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Three women working in polio vaccination drive are shot to death in Afghanistan

Health workers giving polio vaccine to child
Health workers administer a polio vaccine to a child during an immunization campaign in Kabul, Afghanistan.
(Rahmat Gul / Associated Press)

Attackers on Tuesday gunned down three women working to administer the polio vaccine in eastern Afghanistan, officials said, a day after authorities launched a new campaign against the crippling disease.

The women were killed in two separate attacks in Jalalabad, the capital of Nangarhar province. Fared Khan, spokesman for Nangarhar police, said two were shot and killed in police District 7 and the third was killed in District 4.

No one immediately claimed responsibility for the attack, but eastern Afghanistan has witnessed an increase in attacks by the Islamic State group. Islamic State militants have declared war on Shiite Muslims and frequently target the country’s minority Hazaras.

The Afghan government Monday launched another round of polio vaccinations across the country, aiming to inoculate 9.6 million children under 5. The polio drive came after 54 new cases of the disease were reported in 2020, the highest number on record since the fall of the Taliban in 2001.

According to the United Nations, Afghanistan and neighboring Pakistan are the only two countries in the world where polio is still endemic, after Nigeria was last year declared free of the wild poliovirus. With an increase in the number of polio cases during the last three years, the battle to eradicate the disease has become a challenge for Afghanistan.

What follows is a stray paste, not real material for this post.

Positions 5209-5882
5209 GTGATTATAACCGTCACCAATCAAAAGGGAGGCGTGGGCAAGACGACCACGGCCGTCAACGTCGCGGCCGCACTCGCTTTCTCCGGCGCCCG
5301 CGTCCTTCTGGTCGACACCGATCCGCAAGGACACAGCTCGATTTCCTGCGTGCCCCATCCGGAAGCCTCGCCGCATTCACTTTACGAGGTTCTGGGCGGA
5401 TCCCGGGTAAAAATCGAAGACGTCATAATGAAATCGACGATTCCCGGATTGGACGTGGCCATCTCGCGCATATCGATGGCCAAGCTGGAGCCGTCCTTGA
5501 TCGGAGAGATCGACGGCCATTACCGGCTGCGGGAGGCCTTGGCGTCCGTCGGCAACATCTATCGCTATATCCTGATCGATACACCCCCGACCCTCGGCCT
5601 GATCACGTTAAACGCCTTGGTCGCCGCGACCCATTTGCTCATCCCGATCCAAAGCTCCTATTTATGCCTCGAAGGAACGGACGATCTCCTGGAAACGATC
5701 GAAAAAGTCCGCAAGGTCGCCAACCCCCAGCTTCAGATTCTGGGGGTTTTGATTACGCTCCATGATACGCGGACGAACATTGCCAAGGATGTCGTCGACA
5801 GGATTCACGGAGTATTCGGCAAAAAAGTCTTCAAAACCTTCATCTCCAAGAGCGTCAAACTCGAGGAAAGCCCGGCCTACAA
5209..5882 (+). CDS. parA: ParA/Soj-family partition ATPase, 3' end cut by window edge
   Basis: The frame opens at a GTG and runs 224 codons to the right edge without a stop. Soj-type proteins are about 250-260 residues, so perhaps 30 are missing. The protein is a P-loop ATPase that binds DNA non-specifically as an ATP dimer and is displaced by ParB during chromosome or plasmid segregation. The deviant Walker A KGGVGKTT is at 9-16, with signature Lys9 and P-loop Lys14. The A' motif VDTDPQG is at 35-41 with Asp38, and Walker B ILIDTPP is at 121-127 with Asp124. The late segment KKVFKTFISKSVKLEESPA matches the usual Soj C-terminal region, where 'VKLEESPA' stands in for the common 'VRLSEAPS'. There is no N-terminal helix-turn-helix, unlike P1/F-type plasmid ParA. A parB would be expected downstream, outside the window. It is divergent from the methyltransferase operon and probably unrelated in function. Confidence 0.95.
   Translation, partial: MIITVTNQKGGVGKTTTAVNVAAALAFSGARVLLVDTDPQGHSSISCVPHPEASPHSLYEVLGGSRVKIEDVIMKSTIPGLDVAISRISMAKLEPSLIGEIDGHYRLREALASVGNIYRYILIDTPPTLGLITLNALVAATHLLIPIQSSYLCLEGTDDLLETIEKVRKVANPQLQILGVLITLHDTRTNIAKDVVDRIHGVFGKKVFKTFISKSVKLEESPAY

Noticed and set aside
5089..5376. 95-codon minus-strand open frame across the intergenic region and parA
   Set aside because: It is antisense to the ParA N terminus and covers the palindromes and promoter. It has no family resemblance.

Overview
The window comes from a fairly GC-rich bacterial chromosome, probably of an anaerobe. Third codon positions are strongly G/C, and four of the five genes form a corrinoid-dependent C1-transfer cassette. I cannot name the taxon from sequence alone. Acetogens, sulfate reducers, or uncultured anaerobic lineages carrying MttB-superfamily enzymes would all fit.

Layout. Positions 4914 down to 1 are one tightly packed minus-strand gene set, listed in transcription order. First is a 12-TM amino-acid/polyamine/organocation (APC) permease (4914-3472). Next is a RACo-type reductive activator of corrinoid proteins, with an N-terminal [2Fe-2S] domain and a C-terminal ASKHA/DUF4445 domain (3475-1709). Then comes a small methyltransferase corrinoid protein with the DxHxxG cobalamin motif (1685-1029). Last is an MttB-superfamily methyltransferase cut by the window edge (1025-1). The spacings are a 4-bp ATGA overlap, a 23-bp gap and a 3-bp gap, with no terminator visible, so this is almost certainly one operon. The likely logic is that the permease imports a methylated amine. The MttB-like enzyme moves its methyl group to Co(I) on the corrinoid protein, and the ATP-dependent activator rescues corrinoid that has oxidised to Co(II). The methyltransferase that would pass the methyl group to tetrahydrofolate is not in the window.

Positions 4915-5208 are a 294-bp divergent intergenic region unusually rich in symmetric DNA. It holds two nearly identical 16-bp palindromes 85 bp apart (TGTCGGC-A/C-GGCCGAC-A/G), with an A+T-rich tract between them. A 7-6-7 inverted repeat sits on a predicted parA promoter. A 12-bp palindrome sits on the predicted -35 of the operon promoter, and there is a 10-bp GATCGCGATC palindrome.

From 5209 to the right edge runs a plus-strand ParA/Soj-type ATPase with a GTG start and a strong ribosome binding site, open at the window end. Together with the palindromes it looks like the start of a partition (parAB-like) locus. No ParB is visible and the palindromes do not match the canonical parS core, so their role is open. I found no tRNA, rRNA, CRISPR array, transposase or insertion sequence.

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Most of the vaccination campaigns across the country are conducted by female health workers, who can gain better access to households and mothers and children in a door-to-door effort.

A temporary bombing halt is one of many ideas the Biden administration is discussing if Taliban militants agree to reduce violence before peace talks.

Earlier this month, Islamic State claimed responsibility for killing three women who worked for a local radio and TV station, also in Jalalabad. Mursal Wahidi, Sadia Sadat and Shahnaz Raufi had left work together and were killed in separate attacks on their way home.

Many other attacks have gone unclaimed. The government blames most on the resurgent Taliban, who today hold sway over nearly half the country. The Taliban deny a role in some of the attacks and blame the government.


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